Stretching. Stretching improves your circulation and sends nutrients and oxygen to your muscles and joints, increasing your range of motion so that moving around becomes easier. Try this simple, fibro-friendly stretching exercise: Sitting or standing, stretch your arms up toward the sky, hook your thumbs together and take 5 deep breaths. When you complete 5 breaths, turn slightly to the right and take 3 deep breaths, then turn slightly to the left and take 3 deep breaths. This is a wonderful stretching exercise to release tension and stiffness in your back, chest and shoulders.
Yoga. Yoga is a great way to increase your fitness when you have fibromyalgia. It is best to start yoga with a class, and is important to find a good instructor who understands fibromyalgia's challenges. Ask your doctor or fibromyalgia community for recommendations. Yoga postures can increase your muscle strength, improve your endurance and stamina, improve concentration, relieve depression, and help alleviate aches and pains through both deep and gentle stretching. Furthermore, yoga's focus on breathing can help improve circulation throughout your body, as well as relax your entire mind and body, allowing freedom from always focusing on pain.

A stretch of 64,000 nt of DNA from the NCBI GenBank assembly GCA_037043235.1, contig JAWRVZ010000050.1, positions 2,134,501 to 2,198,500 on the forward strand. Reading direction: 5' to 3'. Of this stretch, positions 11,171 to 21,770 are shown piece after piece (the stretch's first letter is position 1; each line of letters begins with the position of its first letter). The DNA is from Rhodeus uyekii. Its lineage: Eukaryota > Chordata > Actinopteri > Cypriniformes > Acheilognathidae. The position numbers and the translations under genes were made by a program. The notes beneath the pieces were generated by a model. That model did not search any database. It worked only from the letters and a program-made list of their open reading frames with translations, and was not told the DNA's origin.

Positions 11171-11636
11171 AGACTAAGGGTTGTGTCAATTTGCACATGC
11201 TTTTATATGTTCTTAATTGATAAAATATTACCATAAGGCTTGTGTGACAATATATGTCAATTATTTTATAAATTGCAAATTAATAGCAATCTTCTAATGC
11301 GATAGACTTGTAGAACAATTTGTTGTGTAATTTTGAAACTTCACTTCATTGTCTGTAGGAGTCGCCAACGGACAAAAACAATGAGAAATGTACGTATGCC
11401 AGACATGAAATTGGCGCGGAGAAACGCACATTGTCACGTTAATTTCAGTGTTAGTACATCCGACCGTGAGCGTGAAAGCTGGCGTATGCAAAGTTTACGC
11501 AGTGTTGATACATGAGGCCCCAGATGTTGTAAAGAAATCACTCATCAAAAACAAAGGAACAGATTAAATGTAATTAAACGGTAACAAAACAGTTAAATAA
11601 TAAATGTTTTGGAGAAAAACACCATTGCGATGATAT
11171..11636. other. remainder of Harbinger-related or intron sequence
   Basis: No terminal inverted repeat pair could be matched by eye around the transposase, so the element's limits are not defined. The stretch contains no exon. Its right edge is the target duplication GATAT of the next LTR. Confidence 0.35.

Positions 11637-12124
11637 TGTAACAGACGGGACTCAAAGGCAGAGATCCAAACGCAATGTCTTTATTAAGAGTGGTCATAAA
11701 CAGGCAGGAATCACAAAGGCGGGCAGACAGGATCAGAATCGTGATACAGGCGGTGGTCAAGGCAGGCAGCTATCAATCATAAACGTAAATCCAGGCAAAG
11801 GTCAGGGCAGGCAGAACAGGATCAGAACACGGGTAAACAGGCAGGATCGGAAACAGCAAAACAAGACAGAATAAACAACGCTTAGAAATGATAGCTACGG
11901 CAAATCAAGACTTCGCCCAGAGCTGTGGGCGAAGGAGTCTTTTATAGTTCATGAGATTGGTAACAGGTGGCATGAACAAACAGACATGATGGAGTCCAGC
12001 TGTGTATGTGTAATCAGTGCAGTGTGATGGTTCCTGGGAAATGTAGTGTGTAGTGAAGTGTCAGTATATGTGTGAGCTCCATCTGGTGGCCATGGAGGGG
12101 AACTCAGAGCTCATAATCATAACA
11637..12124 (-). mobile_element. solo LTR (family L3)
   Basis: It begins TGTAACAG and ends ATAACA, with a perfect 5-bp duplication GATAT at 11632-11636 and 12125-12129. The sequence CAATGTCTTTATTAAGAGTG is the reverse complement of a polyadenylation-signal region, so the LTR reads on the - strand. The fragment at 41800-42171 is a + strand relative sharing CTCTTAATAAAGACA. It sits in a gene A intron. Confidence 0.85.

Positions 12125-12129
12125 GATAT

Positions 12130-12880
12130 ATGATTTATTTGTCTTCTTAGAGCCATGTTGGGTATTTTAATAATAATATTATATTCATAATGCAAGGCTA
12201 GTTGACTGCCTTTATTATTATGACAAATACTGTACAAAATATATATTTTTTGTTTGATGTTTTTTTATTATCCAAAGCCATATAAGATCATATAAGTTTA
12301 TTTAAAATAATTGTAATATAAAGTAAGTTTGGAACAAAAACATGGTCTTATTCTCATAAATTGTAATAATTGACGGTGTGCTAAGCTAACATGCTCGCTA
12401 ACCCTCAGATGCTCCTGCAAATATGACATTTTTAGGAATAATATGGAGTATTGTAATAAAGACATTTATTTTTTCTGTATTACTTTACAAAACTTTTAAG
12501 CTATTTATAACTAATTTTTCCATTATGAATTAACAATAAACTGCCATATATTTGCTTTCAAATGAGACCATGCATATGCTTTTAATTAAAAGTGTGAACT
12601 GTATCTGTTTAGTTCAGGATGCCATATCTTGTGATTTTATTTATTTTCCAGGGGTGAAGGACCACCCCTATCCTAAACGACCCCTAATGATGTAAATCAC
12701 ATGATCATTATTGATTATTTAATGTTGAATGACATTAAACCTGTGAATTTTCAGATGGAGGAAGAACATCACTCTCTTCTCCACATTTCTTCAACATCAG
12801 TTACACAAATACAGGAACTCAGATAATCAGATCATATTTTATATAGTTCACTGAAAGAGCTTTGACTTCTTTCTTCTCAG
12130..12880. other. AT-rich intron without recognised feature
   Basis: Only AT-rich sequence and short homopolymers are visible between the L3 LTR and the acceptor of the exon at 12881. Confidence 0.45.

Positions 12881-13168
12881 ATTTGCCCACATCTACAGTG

Tai Chi. Tai chi has been called a "meditation in motion." It is wonderfully low-impact exercise that emphasizes relaxation. Studies have shown that tai chi can reduce fatigue, depression, anxiety, joint stiffness and pain in fibromyalgia patients. It can also improve mental clarity that is often compromised by fibro-fog. Tai chi is another fibro-friendly exercise that is best to start with a class. Ask your doctor or fibromyalgia community for recommendations.
Qigong. Studies on qigong and fibromyalgia show that qiqong helps improve energy, decreases fatigue, improves sleep, decreases fibro-fog, decreases anxiety and alleviates pain. This ancient Chinese exercise combines meditation, dance, movement, and breathing exercises. Ask your doctor or fibromyalgia community to recommend an instructor or a class.